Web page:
They are both attempting to catch a so-called "trend" (TRADER L hopes the price goes up, while TRADER S has an opposite hope). On the other end, while both these trades will have a "position", an external observer looking at the shared account will see actually a 0 position on the account. If Trader L, for instance, gets lucky and he catches a trend and then, at a certain point, takes profit, our external observer will perceive that the account has now position -1. This just to say that, depending on how we like to look at it, the game of trying to "wrap" an expanding range could be seen, at the same time, as "trending", or "countertrending", depending on the perspective. Personally, i dont embrace any of these 2 points of view and prefer to look at it as dynamic process where orders at any time attempt to wrap the price, by expanding with volatility.
Using a folio, usually causes that while some instruments break out, several other ones will have the price wrapped inside buy/sell (a profitable situation) which, in time, provides a sort of "cushion" to hedge against the periodical break up/down, which are anyway necessary to continue profiting.
Clearly, very large, or simultaneous, break up/down (as currently happening) will take longer to recover (and, eventually, turn into profit).
The june 28 gold vertical plunge (27$ less in 1 our and a half) and simultaneous break down of several folio instruments (aud, cad, es, nq, ym) is providing a manual example of drawdown in a nasty scenario. Also CL (over 400 ticks) and EUR (almost 250) dropped down. Now, while someone can talk about market manipulation prior to option expiration:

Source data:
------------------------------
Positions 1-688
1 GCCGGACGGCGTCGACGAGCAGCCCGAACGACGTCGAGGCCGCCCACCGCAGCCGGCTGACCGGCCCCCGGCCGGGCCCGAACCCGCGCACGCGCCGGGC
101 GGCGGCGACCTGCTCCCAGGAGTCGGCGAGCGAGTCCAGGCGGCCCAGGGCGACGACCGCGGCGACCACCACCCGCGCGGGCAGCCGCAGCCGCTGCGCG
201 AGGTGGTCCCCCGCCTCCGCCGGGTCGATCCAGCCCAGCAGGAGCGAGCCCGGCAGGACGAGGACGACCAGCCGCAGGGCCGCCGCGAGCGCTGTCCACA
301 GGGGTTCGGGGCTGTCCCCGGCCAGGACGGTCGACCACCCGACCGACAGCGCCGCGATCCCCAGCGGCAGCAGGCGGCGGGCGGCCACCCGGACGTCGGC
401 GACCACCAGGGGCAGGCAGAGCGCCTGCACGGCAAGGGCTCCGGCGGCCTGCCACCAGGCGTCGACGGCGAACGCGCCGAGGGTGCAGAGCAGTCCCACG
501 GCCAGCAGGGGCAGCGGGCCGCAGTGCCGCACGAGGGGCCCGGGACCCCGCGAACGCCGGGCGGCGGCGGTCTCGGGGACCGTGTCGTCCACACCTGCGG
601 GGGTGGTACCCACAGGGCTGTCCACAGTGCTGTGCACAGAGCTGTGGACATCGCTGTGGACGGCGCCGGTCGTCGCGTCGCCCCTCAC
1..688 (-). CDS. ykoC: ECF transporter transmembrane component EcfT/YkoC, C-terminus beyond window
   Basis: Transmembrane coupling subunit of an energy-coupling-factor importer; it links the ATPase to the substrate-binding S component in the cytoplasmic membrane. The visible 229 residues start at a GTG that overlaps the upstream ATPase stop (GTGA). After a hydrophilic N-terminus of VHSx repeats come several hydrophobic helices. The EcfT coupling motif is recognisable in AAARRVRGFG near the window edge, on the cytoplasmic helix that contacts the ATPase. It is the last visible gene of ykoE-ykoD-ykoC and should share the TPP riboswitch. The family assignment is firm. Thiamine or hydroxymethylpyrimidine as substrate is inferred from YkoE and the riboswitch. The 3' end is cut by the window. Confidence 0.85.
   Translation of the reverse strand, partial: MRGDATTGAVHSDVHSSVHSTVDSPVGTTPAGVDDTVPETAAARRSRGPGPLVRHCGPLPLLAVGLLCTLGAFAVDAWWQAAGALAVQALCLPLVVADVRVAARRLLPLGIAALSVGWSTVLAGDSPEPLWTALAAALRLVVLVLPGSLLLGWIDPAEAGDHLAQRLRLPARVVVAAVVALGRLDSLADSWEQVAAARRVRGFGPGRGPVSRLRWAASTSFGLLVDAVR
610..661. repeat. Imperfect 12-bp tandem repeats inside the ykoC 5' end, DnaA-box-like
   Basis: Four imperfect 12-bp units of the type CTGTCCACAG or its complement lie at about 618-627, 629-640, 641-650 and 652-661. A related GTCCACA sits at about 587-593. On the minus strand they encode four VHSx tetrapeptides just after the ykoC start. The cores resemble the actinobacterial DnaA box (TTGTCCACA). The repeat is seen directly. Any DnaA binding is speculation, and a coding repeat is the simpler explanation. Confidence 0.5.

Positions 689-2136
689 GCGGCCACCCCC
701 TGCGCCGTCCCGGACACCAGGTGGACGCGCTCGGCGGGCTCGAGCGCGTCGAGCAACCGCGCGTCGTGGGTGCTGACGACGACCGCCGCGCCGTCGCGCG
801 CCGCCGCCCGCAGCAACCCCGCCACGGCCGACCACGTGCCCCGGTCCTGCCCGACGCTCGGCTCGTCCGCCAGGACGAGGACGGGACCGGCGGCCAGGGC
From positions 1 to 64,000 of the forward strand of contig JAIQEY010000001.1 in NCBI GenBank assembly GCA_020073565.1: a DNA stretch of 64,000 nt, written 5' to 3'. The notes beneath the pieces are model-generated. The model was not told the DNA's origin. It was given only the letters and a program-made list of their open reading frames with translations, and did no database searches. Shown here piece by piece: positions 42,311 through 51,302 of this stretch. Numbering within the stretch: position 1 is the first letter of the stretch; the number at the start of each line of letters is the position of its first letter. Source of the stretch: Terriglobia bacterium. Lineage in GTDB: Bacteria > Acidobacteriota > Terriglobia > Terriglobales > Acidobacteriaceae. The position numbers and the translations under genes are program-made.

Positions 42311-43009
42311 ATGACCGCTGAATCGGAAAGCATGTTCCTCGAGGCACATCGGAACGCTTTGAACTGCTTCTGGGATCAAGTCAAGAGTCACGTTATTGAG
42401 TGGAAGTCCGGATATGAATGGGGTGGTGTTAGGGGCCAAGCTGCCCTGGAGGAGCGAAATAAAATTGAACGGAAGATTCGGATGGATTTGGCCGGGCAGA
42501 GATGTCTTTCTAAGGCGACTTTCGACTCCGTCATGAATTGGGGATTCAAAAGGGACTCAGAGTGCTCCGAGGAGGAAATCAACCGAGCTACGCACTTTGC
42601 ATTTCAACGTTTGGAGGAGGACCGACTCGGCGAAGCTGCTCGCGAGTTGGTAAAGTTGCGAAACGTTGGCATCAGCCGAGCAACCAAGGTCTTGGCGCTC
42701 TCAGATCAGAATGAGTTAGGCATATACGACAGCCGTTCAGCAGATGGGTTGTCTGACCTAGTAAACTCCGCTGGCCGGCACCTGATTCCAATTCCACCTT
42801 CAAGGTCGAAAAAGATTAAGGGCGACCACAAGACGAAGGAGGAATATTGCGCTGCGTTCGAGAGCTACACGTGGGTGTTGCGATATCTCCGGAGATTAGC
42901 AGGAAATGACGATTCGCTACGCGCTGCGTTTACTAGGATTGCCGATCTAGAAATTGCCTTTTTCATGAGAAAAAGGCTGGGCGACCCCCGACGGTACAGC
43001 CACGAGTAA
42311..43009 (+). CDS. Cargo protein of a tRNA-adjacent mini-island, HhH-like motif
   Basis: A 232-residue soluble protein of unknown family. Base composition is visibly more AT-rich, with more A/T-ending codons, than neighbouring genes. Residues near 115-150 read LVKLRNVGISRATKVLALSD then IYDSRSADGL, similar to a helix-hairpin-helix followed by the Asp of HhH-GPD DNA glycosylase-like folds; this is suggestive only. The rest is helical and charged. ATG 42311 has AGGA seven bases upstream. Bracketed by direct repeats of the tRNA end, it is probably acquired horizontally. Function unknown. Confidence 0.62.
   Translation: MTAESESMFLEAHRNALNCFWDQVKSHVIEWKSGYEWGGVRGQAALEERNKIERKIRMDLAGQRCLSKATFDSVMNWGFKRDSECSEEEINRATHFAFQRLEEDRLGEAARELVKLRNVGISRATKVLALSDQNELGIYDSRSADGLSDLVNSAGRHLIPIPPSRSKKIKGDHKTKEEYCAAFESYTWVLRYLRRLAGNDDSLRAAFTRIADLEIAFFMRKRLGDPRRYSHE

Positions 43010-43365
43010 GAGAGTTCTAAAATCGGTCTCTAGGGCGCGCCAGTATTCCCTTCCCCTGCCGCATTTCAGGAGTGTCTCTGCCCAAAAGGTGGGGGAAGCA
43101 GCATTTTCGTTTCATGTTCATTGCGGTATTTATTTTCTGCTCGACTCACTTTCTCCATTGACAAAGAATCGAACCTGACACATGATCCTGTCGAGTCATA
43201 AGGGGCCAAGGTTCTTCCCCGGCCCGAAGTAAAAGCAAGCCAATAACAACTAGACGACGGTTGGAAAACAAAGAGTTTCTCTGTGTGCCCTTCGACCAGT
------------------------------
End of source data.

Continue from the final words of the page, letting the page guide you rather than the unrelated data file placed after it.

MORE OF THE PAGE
[see for instance: http://www.marketoracle.co.uk/Article20677.html
"The extreme concentration of paper short positions by 4 or fewer banks is certainly fishy ... As a trader, you can utilize the trend documented above in order to seek short-term trading opportunities. As a long-term investor, you should realize that the sharp sell-offs in precious metals just prior to expiration dates are likely manufactured and almost always short-lived. Therefore, don’t be a panic seller and play into their game. If you believe in the fundamentals and long-term prospects for gold, clutch your precious metals with strong hands and don’t let your emotions force you to sell at the wrong times. You will invariably have to buy back at higher prices, incur additional trading fees and create high levels of undue stress in the process"
whether manipulation theories are paranoid or actually accurate, the robot simply could not care less, and certainly does not get scared by these (speculative or not) movements. It simply sistematically adjusts to buy/sell at lower/higher levels, to "wrap" again the price according to its predefined logic.
This is not, clearly, a particularly favourable configuration just at the beginning of our forward test, but it will be a good occasion to see how the algorithm behaves versus very unfavourable situations and high volatility, and whether it is actually able to recover from such events and survive profitably in the market (and perhaps will suggest ideas to devise additional protection mechanisms at folio level). Also provides an order of magnitude for drawdowns.
Currently, most of drawdown is due to CL and ES (and aud, eur): later will show drawdown charts, also comparing the drawdown obtained with a larger "trade size" parameter.